Jazz guitar master Vic Juris died: Videos

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Vic Juris, a jazz guitarist of astounding abilities perhaps best known for his tenure in David Liebman’s band, died Tuesday morning, according to a message on his Facebook page attributed to his friend and fellow guitarist Dave Stryker.

The New Jersey-based Juris, was 66. He was diagnosed six months ago, after unexplainable fatigue on his gigs, with metastatic liver cancer. A GoFundMe campaign launched soon after raised more than $110,00 from fans and friends to help cover his treatment and living expenses.

Juris played in Ottawa in 2008 with Liebman’s group at the now-shuttered Cafe Paradiso on Bank Street, and that appearance led to further gigs and concerts here with Ottawa musicians John Geggie and Roddy Ellias.

In 2009, before his National Arts Centre Fourth Stage concert Juris, Geggie said: “Lots of people are aware of guitarists like John Scofield, John Abercrombie, Pat Metheny, Bill Frisell and Kurt Rosenwinkel,” Geggie says. “I feel Vic should be added to that exclusive list.

Geggie said that Juris’s playing at Paradiso with Liebman had completely knocked him out. “The fluid lyricism, the subtle phrasing, the engaging harmonies, the way he used his pedals as well as the classical guitar. They were revelations for me.”

Juris, who was as humble and down-to-earth as he was talented, simply told this newspaper in 2009: “I’ve played with just about everybody I wanted to play with, which is really a good thing. And, you know, there’s not room for everybody at the forefront.”

Juris’s peers had the highest respect for him. The late John Abercrombie called him “the greatest … there is none better anywhere.” Metheny credited Juris for “inventing new ways of thinking about jazz, harmonically and melodically.” Frisell called him “a total monster.”

On Juris’s Facebook page, Stryker wrote: “I am sorry to report that Vic Juris passed away this morning. Vic will live on through his music, as a beautiful person and through his many students.” Here are Stryker, on the left, and Juris, on the right, playing a duet a few years ago:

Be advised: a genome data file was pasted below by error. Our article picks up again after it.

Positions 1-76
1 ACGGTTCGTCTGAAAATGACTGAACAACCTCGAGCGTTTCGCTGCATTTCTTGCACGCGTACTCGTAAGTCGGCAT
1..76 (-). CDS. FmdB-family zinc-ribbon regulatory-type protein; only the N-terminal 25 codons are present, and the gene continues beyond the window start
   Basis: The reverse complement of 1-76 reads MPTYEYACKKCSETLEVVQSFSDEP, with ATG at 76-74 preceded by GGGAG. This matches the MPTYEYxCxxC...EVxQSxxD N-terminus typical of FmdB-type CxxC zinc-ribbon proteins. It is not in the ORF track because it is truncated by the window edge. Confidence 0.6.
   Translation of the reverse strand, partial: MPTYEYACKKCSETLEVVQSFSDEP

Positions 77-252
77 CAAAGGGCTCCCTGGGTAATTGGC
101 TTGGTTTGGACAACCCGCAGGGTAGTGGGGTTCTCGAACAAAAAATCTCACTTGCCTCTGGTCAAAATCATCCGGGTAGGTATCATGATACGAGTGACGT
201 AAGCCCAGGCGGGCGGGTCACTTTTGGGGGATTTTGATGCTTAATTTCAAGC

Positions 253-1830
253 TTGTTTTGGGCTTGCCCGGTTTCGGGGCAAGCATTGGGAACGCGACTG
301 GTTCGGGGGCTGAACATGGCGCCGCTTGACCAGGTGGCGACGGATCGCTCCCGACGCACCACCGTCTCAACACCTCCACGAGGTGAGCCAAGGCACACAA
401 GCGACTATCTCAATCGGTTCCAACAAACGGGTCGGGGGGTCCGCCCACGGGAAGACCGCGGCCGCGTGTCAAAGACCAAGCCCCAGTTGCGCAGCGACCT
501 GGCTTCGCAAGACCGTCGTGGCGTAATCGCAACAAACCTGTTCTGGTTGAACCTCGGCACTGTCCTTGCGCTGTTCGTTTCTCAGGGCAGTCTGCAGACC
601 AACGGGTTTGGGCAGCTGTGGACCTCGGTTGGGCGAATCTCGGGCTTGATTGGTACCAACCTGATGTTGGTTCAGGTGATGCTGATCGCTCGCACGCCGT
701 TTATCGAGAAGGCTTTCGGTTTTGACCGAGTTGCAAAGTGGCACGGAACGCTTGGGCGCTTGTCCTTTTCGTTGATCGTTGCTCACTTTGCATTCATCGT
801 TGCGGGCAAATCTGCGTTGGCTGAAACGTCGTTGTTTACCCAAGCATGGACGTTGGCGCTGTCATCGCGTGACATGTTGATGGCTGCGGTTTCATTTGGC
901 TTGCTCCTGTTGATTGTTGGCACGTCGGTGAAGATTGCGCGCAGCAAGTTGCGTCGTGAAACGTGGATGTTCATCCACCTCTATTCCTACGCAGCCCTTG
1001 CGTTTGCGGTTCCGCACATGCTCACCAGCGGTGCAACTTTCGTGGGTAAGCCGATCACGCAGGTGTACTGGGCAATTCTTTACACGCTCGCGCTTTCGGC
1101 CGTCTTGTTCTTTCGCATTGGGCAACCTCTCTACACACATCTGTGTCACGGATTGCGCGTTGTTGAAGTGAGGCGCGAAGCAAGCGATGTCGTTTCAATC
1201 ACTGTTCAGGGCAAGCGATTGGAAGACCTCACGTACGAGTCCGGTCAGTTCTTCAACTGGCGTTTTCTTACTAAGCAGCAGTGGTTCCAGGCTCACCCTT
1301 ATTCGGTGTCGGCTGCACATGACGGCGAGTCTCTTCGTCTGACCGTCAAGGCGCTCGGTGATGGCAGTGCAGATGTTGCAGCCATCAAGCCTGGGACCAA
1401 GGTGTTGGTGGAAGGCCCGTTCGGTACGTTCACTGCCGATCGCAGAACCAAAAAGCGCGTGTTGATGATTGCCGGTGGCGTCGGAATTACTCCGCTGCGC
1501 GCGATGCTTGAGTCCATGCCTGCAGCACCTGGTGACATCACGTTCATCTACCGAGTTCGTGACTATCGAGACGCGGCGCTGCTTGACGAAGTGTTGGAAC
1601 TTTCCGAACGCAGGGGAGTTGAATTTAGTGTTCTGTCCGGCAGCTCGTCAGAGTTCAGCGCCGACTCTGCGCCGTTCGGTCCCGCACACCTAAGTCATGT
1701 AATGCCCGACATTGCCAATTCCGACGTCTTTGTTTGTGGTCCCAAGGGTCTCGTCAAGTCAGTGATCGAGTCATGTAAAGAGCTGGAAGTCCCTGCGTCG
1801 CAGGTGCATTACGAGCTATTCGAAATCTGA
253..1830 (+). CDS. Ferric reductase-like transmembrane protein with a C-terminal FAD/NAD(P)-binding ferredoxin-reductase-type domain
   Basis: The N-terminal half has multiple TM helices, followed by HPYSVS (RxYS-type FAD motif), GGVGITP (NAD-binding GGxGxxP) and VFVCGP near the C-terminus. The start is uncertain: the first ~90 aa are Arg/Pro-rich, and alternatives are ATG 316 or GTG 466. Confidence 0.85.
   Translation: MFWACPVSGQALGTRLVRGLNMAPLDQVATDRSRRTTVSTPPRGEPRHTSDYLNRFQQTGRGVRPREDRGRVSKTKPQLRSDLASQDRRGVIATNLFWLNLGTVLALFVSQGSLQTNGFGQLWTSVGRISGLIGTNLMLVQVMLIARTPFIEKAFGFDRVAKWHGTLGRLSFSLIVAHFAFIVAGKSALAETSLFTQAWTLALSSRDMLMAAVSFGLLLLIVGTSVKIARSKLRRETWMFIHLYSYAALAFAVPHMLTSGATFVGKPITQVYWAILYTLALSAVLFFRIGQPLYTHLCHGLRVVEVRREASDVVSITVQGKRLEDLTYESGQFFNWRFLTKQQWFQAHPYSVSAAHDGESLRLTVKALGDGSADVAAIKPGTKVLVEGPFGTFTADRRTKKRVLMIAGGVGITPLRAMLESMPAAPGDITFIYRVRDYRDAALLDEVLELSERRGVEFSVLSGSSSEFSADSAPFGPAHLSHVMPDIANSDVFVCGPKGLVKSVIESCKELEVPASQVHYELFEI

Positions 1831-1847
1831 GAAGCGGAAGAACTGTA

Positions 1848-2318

Geggie says he decided to invite Juris to be part of his series after hearing the guitarist perform last April as part of saxophonist Dave Liebman’s dynamic quartet at Café Paradiso. “The whole band was stunning … a life-changing event for a lot of people,” the bassist says.

When my former colleague Doug Fischer interviewed Juris in 2009, he put it to the guitarist that his stylistic versatility and range kept him from acquiring the profile of his more famous contemporaries.

Juris replied: “There might be something to that theory. have always been interested in all kinds of music and styles. I like crossing boundaries.”

Born Victor Jurusz in Jersey City, New Jersey, Juris took up the guitar in the early 1960s after listening to his father’s Chuck Berry and Howlin’ Wolf records. Soon he was swept up in the rock explosion, especially the British invasion, and like many teenagers of the era he played in rock bands. He listed Beatles’ songs among his favourites.

In the early ’70s, he landed a jazz gig with bop-rooted organist Don Patterson, an encounter that led to work with Jimmy Smith, Wild Bill Davis and eventually regular stints in the bands of Phil Woods, Dizzy Gillespie and Chico Hamilton.

By the mid-’70s, he was juggling jazz with fusion, performing with Barry Miles and Eric Kloss, and first encountering Liebman, who was also heavy into fusion.

In the mid-’80s, Juris had a year-long stint in a guitar duo with Larry Coryell, and later teamed up with the young gypsy guitar improviser Biréli Lagrène for a European tour and a recording. Among many other projects, he was a member of the Gary Peacock Quartet and musical director of a guitar quintet devoted to the music of Charles Mingus.

He joined Liebman’s band in 1991, and taught at Rutgers and Lehigh universities.

Juris continued to gig despite his cancer, and he performed a few days before Christmas at Zinc Bar in New York with his trio. On Christmas Day, he posted a photo of himself with the gift that his wife, vocalist Kate Baker, gave to him — a beautiful guitar, of course — and wrote: ” I have been blessed by overwhelming support by you as I continue to fight the evil giant. He ain’t gonna get me!”

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